In­te­grat­ing in France

Your guide to set­tling in as quickly and eas­ily as pos­si­ble

Living France - - Contents -

It is of­ten said that when peo­ple move abroad, where the cul­ture and tra­di­tions are dif­fer­ent from home, they go through a four-stage process to set­tling in – the hon­ey­moon stage, the cul­ture shock, ac­cep­tance and fi­nally adap­ta­tion. Hope­fully, if you are a reg­u­lar Liv­ing France reader, the im­pact of the cul­ture shock phase should be gentler as you’ll have gleaned an in­sight into what to ex­pect in your adopted home. That said, when you’re ac­tu­ally walk­ing the walk in the land of les Gaulois (who? Look them up, it’s all part of the in­te­gra­tion jour­ney), you re­alise there’s still a lot to learn and as­sim­i­late about France, the French, and fit­ting into their way of life. But let’s start by putting some balls in your cor­ner and look­ing at ways that can help get you through stage two, once the sun­shine and rosé give way to le mis­tral and a verveine infusion. (A what? You know what to do!)


Wher­ever you go, what­ever the oc­ca­sion, the key to get­ting on and hav­ing a good time is com­mu­ni­ca­tion, and com­mu­ni­cat­ing usu­ally in­volves talk­ing. So, be­ing able to con­verse with the lo­cal peo­ple is prob­a­bly one of the most im­por­tant routes to in­te­gra­tion. You’ll pick up the lan­guage faster once you’re liv­ing in France, but it’s def­i­nitely a good idea to give your­self a head start by tak­ing lessons in the months, if not years, be­fore mak­ing the leap across the Chan­nel.

If you need to hit the ground run­ning as soon as you ar­rive, for ex­am­ple if you need to be able to ex­press your­self suf­fi­ciently well in French to get a job, then aim for greater im­mer­sion in the lan­guage for a sus­tained pe­riod prior to mov­ing. Tune into French ra­dio and tele­vi­sion, fol­low ad­di­tional on­line cour­ses, try to find a French lan­guage ‘buddy’ happy to meet up for French/English con­ver­sa­tion ex­changes (or via Skype), and try to read a lit­tle in French. If you are able to ex­pose your­self to the lan­guage in some form or other ev­ery day, you’ll be sur­prised at the dif­fer­ence it makes.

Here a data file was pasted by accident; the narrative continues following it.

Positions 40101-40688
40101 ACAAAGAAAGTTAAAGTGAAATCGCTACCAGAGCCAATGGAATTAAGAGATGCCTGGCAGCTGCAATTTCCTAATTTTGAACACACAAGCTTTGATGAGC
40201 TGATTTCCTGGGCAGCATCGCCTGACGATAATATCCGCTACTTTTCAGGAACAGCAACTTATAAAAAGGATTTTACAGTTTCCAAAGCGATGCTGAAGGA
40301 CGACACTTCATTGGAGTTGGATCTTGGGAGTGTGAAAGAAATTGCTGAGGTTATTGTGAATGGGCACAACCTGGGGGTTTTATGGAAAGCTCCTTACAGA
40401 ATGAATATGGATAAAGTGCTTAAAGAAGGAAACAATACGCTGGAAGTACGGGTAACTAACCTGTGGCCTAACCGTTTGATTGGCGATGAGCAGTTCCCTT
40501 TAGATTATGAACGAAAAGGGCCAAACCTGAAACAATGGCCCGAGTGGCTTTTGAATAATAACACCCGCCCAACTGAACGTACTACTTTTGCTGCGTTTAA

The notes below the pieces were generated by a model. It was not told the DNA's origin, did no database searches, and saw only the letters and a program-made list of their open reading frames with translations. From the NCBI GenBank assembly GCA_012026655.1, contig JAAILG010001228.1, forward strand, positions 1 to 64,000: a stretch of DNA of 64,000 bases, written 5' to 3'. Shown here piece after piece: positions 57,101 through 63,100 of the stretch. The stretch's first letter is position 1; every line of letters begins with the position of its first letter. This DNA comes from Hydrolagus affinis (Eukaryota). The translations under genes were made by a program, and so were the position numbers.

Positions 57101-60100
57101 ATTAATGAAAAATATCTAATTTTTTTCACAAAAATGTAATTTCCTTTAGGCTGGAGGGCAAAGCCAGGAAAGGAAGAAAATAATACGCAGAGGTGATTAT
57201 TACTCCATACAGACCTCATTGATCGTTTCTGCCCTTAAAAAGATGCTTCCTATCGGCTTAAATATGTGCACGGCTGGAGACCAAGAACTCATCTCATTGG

If you play a sport or en­joy a hobby, pur­sue it in France if pos­si­ble. Do­ing an ac­tiv­ity with oth­ers who share the same pas­sion or in­ter­est is one of the best ways to make friends, and of­ten it’s a more re­lax­ing way to get in­volved in the lo­cal com­mu­nity be­cause the lan­guage side of things can take sec­ond place as you’re ‘com­mu­ni­cat­ing’ in other ways.


Go­ing along to lo­cal events shows your in­ter­est in the com­mu­nity and will­ing­ness to get in­volved. The con­vivi­al­ity of the oc­ca­sion will soften any pre­con­cep­tions (if there are any) and con­quer any mu­tual shy­ness as the wine and beer flows, plus it’s a way to meet a lot of peo­ple in one go. Of­fers of help with events are usu­ally very wel­come, so this is an­other way to get more in­volved – and more pop­u­lar! Fur­ther down the line, you could join the comité des fêtes, thereby ce­ment­ing your com­mit­ment to the lo­cal so­cial life.